“But the win (in Dubai) – literally there isn’t a better way to finish the season, is there?”
As part of addressing possible fitness and stamina issues, Fitzpatrick will discuss with his management firm, Chubby Chandler’s ISM, a schedule that is tailored to ensure he stands on the first tee of a Thursday distanced from the clutches of mental and physical exhaustion.
“I have had a couple of times at the back end of the year where I’ve woken up and not really known where I am,” he says.
“But at least I am lucky in that I don’t probably sleep any better in my own bed than in a hotel bed.”
Fitzpatrick’s triumph in Dubai, when he holed a birdie putt at the last to leapfrog erstwhile leader Tyrrell Hatton, who bogeyed it, wiped a record bearing Sir Nick Faldo’s name from the history books.
It made the Yorkshireman the youngest player to win three times on the European Tour.
Faldo reflected on both the achievement and his usurper’s fresh-faced looks on his Twitter feed.
“Nick said that he had stuff in his larder that is older than me,” laughs Fitzpatrick.
Having surpassed this particular landmark of a man who went on to win three Opens and three Masters, might the next goal be to mirror some of Faldo’s major triumphs?
The chuckle that is seldom far from the Sheffielder’s lips resurfaces.
“Yeah, that’s the plan,” he smiles.
“I wasn’t aware before of Nick Faldo’s record, but it is a very nice achievement to have.”
Last year Fitzpatrick placed seventh in the Masters when his fellow Yorkshireman Danny Willett triumphed.
The first major of every season, Augusta will give him his next opportunity to step his career up to an exalted level and he will be armed in April with both increased course knowledge and and the confidence born of a top-10 placing.
But is not inhabiting his thoughts at the moment.
“The Masters is one that I am really looking forward to, just purely because of how great the event is,” he says.
“It is such a special place and to have a good year there last year, it will give me confidence going in to it this time – but I have got to admit, I’m not really thinking right now about goals and stuff.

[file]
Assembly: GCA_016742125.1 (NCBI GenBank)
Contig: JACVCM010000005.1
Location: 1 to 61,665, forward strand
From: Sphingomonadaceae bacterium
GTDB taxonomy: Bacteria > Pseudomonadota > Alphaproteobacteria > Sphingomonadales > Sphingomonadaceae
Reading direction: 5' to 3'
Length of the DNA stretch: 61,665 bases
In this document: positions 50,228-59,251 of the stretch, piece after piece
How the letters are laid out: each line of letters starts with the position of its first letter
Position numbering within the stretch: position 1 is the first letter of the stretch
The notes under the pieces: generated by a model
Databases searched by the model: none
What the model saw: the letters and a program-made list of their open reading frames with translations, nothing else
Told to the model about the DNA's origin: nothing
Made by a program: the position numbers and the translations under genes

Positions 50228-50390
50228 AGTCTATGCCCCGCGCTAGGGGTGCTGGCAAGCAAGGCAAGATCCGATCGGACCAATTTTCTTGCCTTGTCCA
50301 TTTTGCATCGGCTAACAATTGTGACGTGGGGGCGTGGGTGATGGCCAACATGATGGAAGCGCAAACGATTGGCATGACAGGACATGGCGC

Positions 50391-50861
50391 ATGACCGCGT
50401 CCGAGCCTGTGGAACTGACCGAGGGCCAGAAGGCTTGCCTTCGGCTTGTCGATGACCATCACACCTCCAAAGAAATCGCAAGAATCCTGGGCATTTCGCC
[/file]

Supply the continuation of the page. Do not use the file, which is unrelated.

“The five weeks off will be purely doing nothing for a bit and then re-evaluating.”
The storm caused by the now infamous article written by Willett’s brother, Pete, cast a shadow over Fitzpatrick’s Ryder Cup bow, as it did over all 12 European combatants and the Masters champion in particular.
Even so, while reflecting on the impact of a piece that fanned the flames of home partisanship, Fitzpatrick still takes positives from the week.
“There is no doubt about it that I think you can ask the four guys who only played one game before the singles (like himself) that they were all disappointed to play only one game,” he says.
“But we were obviously part of a team and (captain) Darren (Clarke) thought that was the right thing to do.
“He thought the other players should try and get the points and that is what Darren did.
“If we had all played one game and won we would all have been very happy people.
“I think we all back our own ability and you do want to be out there yourself playing and really trying to help the team.
“I hope in the years to come I will get a few more opportunities to play Ryder Cup, but as an experience overall it was fantastic and I loved every minute of it – being with the team and with the captain and vice captains.”
He concedes he did not suffer the level of vitriol poured out in Willett’s presence. But perhaps his afore-mentioned youthful visage made him less of a target.
“I was very fortunate in that aspect,” says Fitzpatrick who, when asked in the aftermath of the Ryder Cup what was the worst thing said to him, responded: “I was stood on a tee eating a sandwich and a guy yelled out, ‘Hey, Matt, did your mom cut the crusts off for you?’.
“I do have to admit that Danny’s brother’s article changed things because Darren then decided to change his team last minute; there were a few alterations.
“It was obvious that after the article came out it was never going to be a good thing for us.
“It was a shame it happened, but we move on.”
Although not for the next few weeks as he puts his feet up with his family – dad, mother Susan and younger brother Alex - and stays put for a festival break that is well deserved.